Australia has issued its energy white paper considered to be the centerpiece of Australia’s future energy policy.
The white paper “faces up to major challenges such as rising energy prices, pressures in Australia’s gas markets, remaining competitive in the development of our energy resources, maintaining our liquid fuel security and bringing new clean energy technologies to market,” said Australia’s Minister for Resources and Energy Martin Ferguson in launching the document Thursday.
The right policies were necessary to respond to the massive transformation under way in the country’s energy and energy resource sectors, he said.
“Positive outcomes can only be assured through policy frameworks that shape effective market outcomes, manage uncertainty and attract investment in energy resources and infrastructure,” Ferguson said.
Ferguson said that nearly two decades of cooperative reform in Australia has built “a world-class energy sector that is the envy of and model for many other nations.”
The paper suggests that Australia could “rival” Qatar as the world’s biggest gas exporter as exports increase 19 percent annually.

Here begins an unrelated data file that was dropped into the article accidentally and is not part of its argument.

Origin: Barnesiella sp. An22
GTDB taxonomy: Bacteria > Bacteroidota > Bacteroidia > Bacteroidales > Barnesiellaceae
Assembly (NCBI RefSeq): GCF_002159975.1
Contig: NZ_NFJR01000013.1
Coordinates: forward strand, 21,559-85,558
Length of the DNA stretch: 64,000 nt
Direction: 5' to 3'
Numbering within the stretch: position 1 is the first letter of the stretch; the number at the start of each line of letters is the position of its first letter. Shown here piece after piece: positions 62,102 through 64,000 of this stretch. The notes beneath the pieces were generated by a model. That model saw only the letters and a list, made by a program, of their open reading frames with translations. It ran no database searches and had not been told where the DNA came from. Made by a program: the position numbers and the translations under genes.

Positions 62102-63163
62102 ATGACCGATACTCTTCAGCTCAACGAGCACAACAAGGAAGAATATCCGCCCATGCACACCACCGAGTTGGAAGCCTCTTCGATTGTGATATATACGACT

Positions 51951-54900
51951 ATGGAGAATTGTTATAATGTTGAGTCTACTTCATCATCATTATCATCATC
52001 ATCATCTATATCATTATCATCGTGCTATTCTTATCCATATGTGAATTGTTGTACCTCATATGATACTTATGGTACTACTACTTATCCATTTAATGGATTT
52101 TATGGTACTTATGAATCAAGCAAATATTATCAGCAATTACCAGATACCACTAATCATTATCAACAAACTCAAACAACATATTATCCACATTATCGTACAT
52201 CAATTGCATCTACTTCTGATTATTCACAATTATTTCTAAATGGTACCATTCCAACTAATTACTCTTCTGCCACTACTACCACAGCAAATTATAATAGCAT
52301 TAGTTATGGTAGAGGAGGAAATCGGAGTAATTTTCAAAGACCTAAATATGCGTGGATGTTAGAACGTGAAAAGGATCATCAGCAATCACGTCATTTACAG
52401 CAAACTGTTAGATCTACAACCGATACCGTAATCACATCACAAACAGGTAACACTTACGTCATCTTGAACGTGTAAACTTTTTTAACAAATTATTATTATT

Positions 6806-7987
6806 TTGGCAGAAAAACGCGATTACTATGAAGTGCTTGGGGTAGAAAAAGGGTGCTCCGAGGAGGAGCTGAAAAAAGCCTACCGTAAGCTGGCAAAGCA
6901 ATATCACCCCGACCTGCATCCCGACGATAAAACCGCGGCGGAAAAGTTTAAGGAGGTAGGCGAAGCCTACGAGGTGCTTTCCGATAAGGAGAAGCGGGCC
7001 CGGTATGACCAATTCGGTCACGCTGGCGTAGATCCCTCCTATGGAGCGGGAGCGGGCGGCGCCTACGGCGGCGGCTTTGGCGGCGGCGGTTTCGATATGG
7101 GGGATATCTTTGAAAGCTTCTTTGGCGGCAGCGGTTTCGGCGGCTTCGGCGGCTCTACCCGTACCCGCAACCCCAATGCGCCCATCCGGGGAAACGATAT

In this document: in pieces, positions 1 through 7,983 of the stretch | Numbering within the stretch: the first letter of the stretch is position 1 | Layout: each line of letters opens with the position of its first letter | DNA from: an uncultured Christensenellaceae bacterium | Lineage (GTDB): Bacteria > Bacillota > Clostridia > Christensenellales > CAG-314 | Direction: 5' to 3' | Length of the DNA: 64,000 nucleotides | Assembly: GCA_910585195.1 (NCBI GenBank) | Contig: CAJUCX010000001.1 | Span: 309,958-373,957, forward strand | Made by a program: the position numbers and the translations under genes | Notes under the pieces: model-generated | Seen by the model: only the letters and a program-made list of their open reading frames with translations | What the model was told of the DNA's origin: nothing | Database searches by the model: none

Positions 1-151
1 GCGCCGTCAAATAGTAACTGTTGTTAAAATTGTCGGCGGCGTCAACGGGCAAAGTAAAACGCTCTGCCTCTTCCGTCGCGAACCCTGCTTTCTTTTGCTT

Ferguson noted that since the last energy white paper in 2004, exports of Australia’s liquefied natural gas, for example, had increased nearly fourfold to more than $12 billion annually.
The white paper said the government would reject calls for market intervention in the gas sector, including any policy that would force big producers to reserve a portion of gas for domestic use rather than the lucrative export market.
“Such measures should be a matter of last resort, undertaken only where there is clear evidence of market failure,” the paper said.
The Australian Petroleum Production and Exploration Association, the peak body representing the country’s oil and gas sector, applauded the government’s free-market gas stance.
“Australia’s LNG sector is currently investing more than $180 billion in new projects and will create more than 100,000 Australian jobs this year,” association Chief Executive Officer David Byers said in a statement.
“Only a market-based energy policy framework can enhance Australia’s attractiveness as a place to do business and encourage the tens of billions of dollars worth of gas industry investment still to be approved,” Byers said.
As for electricity, the white paper calls for deregulation of electricity pricing and the roll-out of smart meters. Ferguson noted that average retail electricity prices in Australia have risen about 40 percent over the past four years and above 50 percent in some states.
The white paper says that clean energy technologies can provide 40 percent of Australia’s electricity by 2035 and up to 85 percent by 2050. Australia relies on coal for 75 percent of its electricity.
Copyright 2012 by United Press International